ESTHER FERRER: THE WOMAN OF ALL THE PERFORMANCES
Nov 5, 2019
The Atlantic Center of Modern Art (CAAM) of Gran Canaria organises a great retrospective on Esther Ferrer, a complete and pioneer artist who continues to open the gap in the art world at 82 years old. The curator of the exhibition, Carlos Díaz-Bertrana, notes that the showing collects the work of the artist located in “the enigma of time, body, feminism, emptiness, chance, reflection on art and prime numbers”.
The great, risky, daring, emerging and groundbreaking Esther Ferrer is deployed throughout the CAAM to share with the viewer her concerns and artistic expressions generated throughout her career. This artist, pioneer of performative art in our country and considered one of the most outstanding artists of her generation, began her career at the end of the 60s amid a context eager for changes, hope and openness.
At that time, Esther founded the ZAJ collective together with Juan Hidalgo, Ramón Barce and Walter Marchetti. The group took the work of John Cage as the primary reference of its productions. With that, it began a practice of exploration of performance, with a wholly new and transgressive language for the time. With shows and tours in several theatres in Spain, Esther established herself as a creator at the forefront of art, disturbing, committed and struggling.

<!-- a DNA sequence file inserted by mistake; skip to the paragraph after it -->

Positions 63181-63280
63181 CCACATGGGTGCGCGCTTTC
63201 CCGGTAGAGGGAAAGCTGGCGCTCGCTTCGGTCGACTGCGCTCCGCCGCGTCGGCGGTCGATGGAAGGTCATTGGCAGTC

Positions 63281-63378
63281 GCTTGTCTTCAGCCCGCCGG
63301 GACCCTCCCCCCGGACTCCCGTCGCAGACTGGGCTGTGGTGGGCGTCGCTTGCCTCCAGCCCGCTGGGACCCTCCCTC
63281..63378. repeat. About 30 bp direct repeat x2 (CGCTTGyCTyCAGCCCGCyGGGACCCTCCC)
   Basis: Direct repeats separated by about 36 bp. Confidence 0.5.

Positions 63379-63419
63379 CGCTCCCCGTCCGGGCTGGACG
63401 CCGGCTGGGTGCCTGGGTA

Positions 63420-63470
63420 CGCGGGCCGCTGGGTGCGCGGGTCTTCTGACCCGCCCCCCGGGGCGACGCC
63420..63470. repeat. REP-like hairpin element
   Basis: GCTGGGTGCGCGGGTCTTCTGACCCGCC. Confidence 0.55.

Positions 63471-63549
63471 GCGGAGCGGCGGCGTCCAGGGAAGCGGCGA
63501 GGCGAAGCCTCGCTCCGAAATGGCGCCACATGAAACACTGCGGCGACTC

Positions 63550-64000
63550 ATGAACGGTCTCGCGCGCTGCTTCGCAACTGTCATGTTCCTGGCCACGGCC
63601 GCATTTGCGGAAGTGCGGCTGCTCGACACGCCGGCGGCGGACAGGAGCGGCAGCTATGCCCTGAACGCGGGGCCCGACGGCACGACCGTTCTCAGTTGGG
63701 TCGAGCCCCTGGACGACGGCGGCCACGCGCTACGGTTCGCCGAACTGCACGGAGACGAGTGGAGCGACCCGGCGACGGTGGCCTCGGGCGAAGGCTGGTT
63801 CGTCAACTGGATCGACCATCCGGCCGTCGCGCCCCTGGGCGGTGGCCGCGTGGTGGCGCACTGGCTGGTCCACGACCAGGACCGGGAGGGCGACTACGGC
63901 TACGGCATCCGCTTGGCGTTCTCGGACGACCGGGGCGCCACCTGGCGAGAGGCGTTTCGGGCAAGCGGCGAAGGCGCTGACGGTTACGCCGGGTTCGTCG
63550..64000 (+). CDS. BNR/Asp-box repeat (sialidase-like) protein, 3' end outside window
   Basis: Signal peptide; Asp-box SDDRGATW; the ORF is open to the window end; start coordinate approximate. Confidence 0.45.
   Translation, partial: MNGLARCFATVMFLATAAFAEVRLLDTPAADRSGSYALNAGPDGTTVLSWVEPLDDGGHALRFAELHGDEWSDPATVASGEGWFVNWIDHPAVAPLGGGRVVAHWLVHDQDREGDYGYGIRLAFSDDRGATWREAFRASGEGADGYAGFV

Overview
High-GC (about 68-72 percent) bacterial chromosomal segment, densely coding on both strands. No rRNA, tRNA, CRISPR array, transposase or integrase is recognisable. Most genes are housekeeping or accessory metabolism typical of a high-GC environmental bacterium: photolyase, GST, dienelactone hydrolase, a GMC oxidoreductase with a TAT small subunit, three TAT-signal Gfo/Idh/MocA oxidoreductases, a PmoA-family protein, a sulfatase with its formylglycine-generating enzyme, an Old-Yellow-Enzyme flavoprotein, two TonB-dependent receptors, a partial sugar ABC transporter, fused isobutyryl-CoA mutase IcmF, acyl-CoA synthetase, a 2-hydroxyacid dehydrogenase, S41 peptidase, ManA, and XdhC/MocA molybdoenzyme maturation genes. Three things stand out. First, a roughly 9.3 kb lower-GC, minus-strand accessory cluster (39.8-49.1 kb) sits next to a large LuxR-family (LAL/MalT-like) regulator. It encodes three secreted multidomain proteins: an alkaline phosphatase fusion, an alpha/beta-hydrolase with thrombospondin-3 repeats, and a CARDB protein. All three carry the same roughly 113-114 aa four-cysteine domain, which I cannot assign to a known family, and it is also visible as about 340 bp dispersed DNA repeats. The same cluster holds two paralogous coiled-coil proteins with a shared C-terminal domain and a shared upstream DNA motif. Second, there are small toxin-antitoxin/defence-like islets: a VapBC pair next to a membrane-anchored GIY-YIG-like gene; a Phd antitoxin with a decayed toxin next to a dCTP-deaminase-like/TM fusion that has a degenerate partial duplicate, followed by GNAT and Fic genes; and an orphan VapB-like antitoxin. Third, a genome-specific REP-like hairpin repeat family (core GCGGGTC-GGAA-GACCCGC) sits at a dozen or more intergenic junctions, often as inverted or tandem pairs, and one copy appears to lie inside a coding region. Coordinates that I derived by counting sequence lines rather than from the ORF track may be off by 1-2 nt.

Despite having an unstoppable career that kept her on top of contemporary since its inception, Esther confessed just a year ago how difficult it is to live from art in Spain. In a report that addressed the precariousness of the cultural sector from the testimony of different professionals, the artist confessed in October 2018 that only since 15 years ago she could live fully from her work, what for many other sectors is a utopia, but for the creative sector, the general rule: to finally be able to dedicate yourself completely to art beyond the retirement age. These difficulties, and an eminently migrant spirit, led Esther to settle in Paris in 1973, where, in addition to continuing to develop her work, she worked as a journalist and pedagogue.
Esther defines herself as a feminist and dealt with this issue on numerous occasions. Her work, which hardly leaves indifferent, has received several awards. In 1999 she was one of the two artists who represented Spain at the Venice Biennale, in 2008 she was awarded the National Prize for Plastic Arts, in 2012 the Gure Artea Prize of the Basque Government, and in 2014 the MAV (Women in the visual arts), the Marie Claire pour l'Art Contemporaine Award and the Velázquez Prize.
We have until March 1st to enjoy her work at CAAM.